Carter Page’s weird, changing, bombshell-filled story just made Trump’s Russia scandal worse
Trump campaign “volunteer” and foreign policy advisor Carter Page was pummeled with questions for seven hours last Thursday by members of the House of Representatives’ Intelligence Committee as part of their investigation into the ever-growing evidence of not only Russian interference in the 2016 U.S. presidential election but possible conspiratorial actions with Trump campaign officials.
Among all of the invocations of Page’s fifth amendment right against self-incrimination were some bombshells.
Contradicting previous statements, Page testified that he met Russian officials in 2016 Moscow trips:
Page initially said he did not meet with any senior Russian officials during a trip in July 2016 but later said he “briefly” greeted Russian deputy prime minister Arkady Dvorkovich, and saw him again at a dinner in December 2016.
When asked if he had a private meeting with Dvorkovich on that second trip, Page replied: “We did – he stopped by a dinner I went to in December with people from the university.”
Page also said he let senior members of Trump’s campaign staff know of his trip in July 2016, including then-Republican Senator Jeff Sessions, who is now US attorney general, as well as senior Trump aides Hope Hicks and Corey Lewandowski.
Page said he reported back to other campaign officials about the July 2016 trip, saying in one email that he had received “incredible insights and outreach”.
He has for months said the trip was made as a private citizen, not as part of his role with the Trump campaign.
Democratic Rep. Adam Schiff confronted Page with an email he wrote on July 8 from Moscow to Trump campaign adviser J.D. Gordon saying that he had received “incredible insights and outreach from a few Russian legislators and senior members of the presidential administration here.”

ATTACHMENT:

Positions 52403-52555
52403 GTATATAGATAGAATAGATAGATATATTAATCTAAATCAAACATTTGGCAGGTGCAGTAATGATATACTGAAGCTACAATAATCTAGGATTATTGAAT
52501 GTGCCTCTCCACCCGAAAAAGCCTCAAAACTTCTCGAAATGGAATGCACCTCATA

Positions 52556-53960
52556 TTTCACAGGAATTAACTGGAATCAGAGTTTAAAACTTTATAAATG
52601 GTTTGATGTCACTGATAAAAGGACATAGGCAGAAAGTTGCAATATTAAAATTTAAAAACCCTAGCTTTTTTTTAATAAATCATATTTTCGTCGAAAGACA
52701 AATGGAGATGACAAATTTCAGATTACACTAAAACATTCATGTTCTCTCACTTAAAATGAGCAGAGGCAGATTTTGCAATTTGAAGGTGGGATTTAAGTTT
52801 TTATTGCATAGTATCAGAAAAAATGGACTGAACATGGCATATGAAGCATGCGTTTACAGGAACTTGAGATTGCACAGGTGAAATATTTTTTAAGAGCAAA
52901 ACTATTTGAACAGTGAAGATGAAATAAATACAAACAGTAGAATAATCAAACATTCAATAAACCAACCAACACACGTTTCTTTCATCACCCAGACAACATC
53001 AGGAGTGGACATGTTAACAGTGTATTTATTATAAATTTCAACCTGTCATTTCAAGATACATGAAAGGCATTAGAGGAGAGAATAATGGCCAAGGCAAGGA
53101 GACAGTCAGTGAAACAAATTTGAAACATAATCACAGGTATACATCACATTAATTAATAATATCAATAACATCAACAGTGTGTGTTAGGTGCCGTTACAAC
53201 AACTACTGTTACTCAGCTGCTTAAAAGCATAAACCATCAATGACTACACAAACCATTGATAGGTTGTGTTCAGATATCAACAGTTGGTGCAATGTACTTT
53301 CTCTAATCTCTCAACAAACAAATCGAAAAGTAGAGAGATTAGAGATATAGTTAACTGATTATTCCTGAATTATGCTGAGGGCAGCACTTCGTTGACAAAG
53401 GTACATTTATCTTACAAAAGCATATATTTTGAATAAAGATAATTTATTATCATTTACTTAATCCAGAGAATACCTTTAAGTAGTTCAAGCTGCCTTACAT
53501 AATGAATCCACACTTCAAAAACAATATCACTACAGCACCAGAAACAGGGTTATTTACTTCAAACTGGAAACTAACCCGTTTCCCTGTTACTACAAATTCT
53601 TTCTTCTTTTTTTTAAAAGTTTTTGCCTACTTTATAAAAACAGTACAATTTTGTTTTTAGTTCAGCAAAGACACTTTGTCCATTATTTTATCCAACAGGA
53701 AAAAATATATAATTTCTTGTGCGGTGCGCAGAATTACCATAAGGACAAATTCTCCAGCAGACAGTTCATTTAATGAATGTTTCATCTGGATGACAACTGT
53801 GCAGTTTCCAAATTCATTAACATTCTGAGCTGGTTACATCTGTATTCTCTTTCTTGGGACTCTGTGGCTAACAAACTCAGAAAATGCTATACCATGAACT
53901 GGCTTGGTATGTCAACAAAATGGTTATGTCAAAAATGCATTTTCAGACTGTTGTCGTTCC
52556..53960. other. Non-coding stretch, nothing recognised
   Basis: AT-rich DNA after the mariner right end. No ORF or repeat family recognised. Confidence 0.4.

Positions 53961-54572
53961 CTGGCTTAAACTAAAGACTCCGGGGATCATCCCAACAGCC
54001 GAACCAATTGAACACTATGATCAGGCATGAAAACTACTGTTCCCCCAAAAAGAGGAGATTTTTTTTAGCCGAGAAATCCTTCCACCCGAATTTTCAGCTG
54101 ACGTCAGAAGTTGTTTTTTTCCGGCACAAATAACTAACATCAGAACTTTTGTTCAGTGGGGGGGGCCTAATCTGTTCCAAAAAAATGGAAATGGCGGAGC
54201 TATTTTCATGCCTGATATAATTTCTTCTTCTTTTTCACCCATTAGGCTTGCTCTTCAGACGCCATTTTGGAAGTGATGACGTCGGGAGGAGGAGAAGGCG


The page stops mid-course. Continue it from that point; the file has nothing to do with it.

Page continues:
Former British spy Christopher Steele wrote in the dossier that an “official close to Presidential Administration Head, S. IVANOV, confided in a compatriot that a senior colleague in the Internal Political Department of the PA, DIVYEKIN (nfd) also had met secretly with PAGE on his recent visit.”
According to that official in the dossier, Diveykin told Page that the Kremlin had a dossier of kompromat on Hillary Clinton that they wanted to give to the Trump campaign.
In his congressional testimony, Page denied meeting with Diveykin and said the “senior members of the presidential administration” that he had referred to in his email was actually just “a brief, less-than-10-second chat with [deputy Prime Minister] Arkadiy Dvorkovich.”
He said his mention of “legislators” was a reference to “a few people who were shaking hands” with him in passing.
Gordon, for his part, said on Monday that he doesn’t “recall all of Carter Page’s emails.”
“I was getting thousands of emails on the campaign and didn’t read all of them,” he told BI. “I discouraged Carter from taking the trip to Moscow in the first place because it was a bad idea…he eventually went around me directly to campaign leadership.”
Then-campaign manager Corey Lewandowski approved Page’s trip, according to Gordon.